Minnesota Wild will select emergency goalie at a later date after Sunday's contest ends in a tie.
By TYLER MASON FS North
ST. PAUL, Minn. — Josh Swartout played high school and college hockey, but had never been on a stage quite like the one he was on Sunday.
Here was Swartout, a St. Louis Park native, standing in goal and taking shots against former NHL players Wes Walz, Shjon Podin, Brian Bonin and Tom Chorske. He and fellow goalie Treye Kettwick were the two finalists trying to become the
Minnesota Wild's new emergency goalie. During intermission of the Houston Aeros' game against Rockford at Xcel Energy Center, Swartout and Kettwick battled it out by competing in a shootout.
As Swartout took the ice, the nerves were shaking as he could feel all eyes from the announced crowd of 11,175 staring down on him. Then, on the first two shots by Bonin and Chorske, Swartout had already allowed two goals.
"I remember being out there and just thinking, 'This is the best moment of my life,'" said the 24-year-old Swartout. "Then they scored on me and I said, 'This is probably the worst moment in my life,' in front of all these people."
But both he and the 29-year-old Kettwick settled down after shaky starts as each goalie made six consecutive saves to force a sudden death. Due to time constraints during the intermission, the contest ended in a tie. The team said a winner will be determined at a later date.
Neither goalie was expecting a tie Sunday. Then again, neither goalie expected to be in this situation in the first place. Swartout, who coaches girl's hockey in St. Louis Park, said his girlfriend was the one who originally nominated him for the contest. He was then selected as one of 11 semifinalists and, along with Kettwick, won a spot in the finals during a tryout last Thursday.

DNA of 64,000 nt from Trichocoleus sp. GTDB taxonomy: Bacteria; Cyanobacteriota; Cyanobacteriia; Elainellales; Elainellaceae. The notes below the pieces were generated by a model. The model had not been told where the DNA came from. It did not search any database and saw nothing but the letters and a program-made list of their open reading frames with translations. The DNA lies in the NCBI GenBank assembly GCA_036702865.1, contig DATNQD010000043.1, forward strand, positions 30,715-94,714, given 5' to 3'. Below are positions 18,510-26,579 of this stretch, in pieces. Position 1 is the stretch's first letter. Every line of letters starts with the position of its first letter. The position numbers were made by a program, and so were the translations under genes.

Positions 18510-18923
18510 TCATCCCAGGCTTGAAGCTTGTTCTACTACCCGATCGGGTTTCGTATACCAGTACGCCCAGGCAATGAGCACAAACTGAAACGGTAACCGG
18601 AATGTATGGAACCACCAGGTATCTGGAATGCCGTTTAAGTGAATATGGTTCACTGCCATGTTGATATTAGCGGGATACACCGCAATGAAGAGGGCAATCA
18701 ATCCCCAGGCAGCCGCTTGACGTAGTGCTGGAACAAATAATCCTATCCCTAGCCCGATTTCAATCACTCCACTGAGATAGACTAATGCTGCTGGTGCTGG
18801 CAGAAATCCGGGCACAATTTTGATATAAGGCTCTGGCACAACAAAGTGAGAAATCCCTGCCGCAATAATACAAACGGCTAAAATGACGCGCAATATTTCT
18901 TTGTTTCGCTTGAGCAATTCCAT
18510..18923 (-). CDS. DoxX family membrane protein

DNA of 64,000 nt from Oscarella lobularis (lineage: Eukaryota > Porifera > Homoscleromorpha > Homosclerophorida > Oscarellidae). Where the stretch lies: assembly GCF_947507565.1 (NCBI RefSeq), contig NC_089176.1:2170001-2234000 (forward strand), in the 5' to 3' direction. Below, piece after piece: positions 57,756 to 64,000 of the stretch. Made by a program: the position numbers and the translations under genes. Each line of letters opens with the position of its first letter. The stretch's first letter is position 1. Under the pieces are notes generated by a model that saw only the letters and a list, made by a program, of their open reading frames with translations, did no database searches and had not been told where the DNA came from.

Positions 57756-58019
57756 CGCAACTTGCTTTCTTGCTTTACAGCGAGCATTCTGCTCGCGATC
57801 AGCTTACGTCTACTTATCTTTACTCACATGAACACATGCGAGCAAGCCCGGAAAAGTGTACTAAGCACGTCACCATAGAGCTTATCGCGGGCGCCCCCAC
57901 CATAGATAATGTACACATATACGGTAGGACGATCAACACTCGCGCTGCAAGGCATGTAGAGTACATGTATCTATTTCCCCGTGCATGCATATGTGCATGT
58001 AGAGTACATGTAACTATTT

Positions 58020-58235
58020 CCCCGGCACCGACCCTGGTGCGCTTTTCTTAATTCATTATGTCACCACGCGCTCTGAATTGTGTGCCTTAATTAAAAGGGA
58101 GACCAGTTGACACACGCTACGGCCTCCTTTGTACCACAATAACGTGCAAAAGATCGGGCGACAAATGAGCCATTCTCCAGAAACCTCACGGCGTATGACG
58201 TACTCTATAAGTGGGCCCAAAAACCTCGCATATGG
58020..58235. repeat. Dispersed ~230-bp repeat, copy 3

Kettwick played junior hockey in Montana and then played Division I hockey for Army before transferring to Division III University of St. Thomas for his final two years. Now living in the "real world," Kettwick is a criminal prosecutor who plays once a week in a pick-up hockey game.
"I put in an application, kind of like you apply for, 'Hey, win a car,'" Kettwick said. "You never expect to win a car. You never expect to get called back for anything like this. . . . The next thing you know, here I am."
If the idea of an emergency goalie sounds silly, just look at what happened to the Wild last November. Starting goalie
Niklas Backstrom left to be with his family when his son was born, leaving Josh Harding as the only goalie on the Wild's roster. Minnesota called up goalie Josh Hackett from their AHL affiliate, the Houston Aeros, but Hackett's flight wasn't scheduled to land until shortly before game time.
Enter Paul Deutsch, who signed an amateur contract with the Wild as an emergency goalie. Deutsch was on the ice with the team during pregame warmups, but Hackett arrived in time where the Wild didn't need Deutsch's service as a backup during the game.
When the battle between Kettwick and Swartout is settled, one of them will become the next Paul Deutsch.
"If it were ever to come to that, obviously this has been a dream come true as it is," said Kettwick. "I can't imagine that experience. I think either one of us, Josh or I, would be ready for the call, that's for sure."